The largest community, with some 8,000 members, settled in the twin towns of Hildale, Utah, and Colorado City, Ariz., just south of Zion National Park, along the Utah-Arizona border. It is typical for men to have three wives and about 30 children, though some have many more. Women wear their hair long and braided, their clothes modest. They will carry their iPods with them all day so they can listen to Jeffs' sermons. "Sister wives" share household chores and raise multitudes of children as their husbands rotate among bedrooms. It's virtually impossible for child-welfare officials to track levels of sexual abuse. When girls are ready to marry, they "turn themselves in" for the FLDS prophet to arrange a "celestial marriage." The husband may already have other wives, but because these are religious rather than legal unions, they do not violate laws against bigamy.
Doe first encountered Jeffs not as the prophet but rather in his earlier days as a teacher and then principal at her private church school, the Alta Academy, in Salt Lake City. He had been a top student, something of a computer geek, who trained as an accountant and liked to sing and write songs. But he was a stern headmaster, canceling an annual snow-sculpture contest because it smacked of idolatry. Doe recalled his lessons about proper conduct. Girls and boys were to treat each other "as though they were snakes," she said. "There was nothing permitted romantically." Leaving the matchmaking up to the prophet "frees you completely from all the terrible mistakes girls can make," Jeffs said. His motto: Perfect obedience produces perfect faith, which produces perfect people.
In 1998, warning of impending apocalypse, Jeffs closed the school and moved to the twin towns, where he quickly established himself as more strict and inclined to separatism than his father, the Prophet Rulon Jeffs, who died in 2002. Warren Jeffs, who inherited many of his father's estimated 75 wives, inveighed against newspapers, television, the Internet. Beware of too much laughter, he told followers, which causes the spirit of God to leak from your body. He outlawed basketball games and television and holidays, and when a child was mauled by a Rottweiler, he ordered that all the dogs in town be rounded up and killed. Men who fell out of favor were excommunicated, their wives reassigned, their children told to shun them.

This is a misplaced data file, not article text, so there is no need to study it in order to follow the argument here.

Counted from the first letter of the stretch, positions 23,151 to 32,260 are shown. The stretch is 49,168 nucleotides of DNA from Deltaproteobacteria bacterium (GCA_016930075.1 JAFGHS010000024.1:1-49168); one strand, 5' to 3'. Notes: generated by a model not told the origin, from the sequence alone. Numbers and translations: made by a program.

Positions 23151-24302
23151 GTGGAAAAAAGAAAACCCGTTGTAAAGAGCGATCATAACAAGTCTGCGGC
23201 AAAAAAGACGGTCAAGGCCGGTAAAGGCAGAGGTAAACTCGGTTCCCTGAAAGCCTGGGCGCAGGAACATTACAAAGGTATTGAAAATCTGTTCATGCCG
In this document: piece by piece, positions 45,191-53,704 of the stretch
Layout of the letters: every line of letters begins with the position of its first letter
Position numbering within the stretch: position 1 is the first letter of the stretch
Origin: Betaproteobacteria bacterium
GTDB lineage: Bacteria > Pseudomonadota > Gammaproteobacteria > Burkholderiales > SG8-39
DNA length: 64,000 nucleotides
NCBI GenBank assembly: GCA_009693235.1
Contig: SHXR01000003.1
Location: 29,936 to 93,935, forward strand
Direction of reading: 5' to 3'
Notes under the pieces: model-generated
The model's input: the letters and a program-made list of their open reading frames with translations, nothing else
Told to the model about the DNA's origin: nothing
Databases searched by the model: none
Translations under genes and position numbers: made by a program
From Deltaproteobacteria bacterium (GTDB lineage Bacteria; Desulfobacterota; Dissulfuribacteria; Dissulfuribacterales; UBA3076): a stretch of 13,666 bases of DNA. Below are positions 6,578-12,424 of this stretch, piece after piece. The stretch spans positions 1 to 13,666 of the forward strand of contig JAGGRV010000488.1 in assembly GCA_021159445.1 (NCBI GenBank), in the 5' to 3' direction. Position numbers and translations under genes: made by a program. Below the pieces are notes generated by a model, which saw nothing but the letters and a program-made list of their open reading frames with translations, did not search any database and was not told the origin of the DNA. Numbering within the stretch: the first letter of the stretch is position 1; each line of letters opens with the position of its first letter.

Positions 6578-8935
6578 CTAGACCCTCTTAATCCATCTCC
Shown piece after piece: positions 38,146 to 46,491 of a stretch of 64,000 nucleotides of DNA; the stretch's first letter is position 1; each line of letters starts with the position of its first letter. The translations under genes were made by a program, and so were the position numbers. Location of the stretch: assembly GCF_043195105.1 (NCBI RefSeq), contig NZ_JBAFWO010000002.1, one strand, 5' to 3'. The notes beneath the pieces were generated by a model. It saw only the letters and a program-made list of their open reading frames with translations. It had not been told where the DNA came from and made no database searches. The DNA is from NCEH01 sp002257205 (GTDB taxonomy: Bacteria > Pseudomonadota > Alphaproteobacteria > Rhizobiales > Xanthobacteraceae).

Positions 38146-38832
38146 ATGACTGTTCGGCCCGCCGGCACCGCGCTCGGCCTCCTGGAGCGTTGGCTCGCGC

Among advocates of polygamy, Jeffs stood out because he tended to arrange marriages of young girls--inspiring more mainstream-minded pluralists of the Big Love school to charge that he was giving the practice a bad name. At the same time, prosecutors were looking for a way to address growing rumors of abuses within the sect, and they turned to newly strengthened child-abuse and sexual-predator laws. In 2005, Jeffs was indicted for sex crimes in Arizona and Utah and became a fugitive. A year later, he was on the FBI's 10-most-wanted list until his arrest in August 2006 in Las Vegas. Police found $53,000 in cash as well as cell phones, wigs and laptops. When he appeared at preliminary hearings, he seemed even more gaunt than before. He was reported to have gone for days without food or water and knelt so long in prayer that he got ulcers on his knees.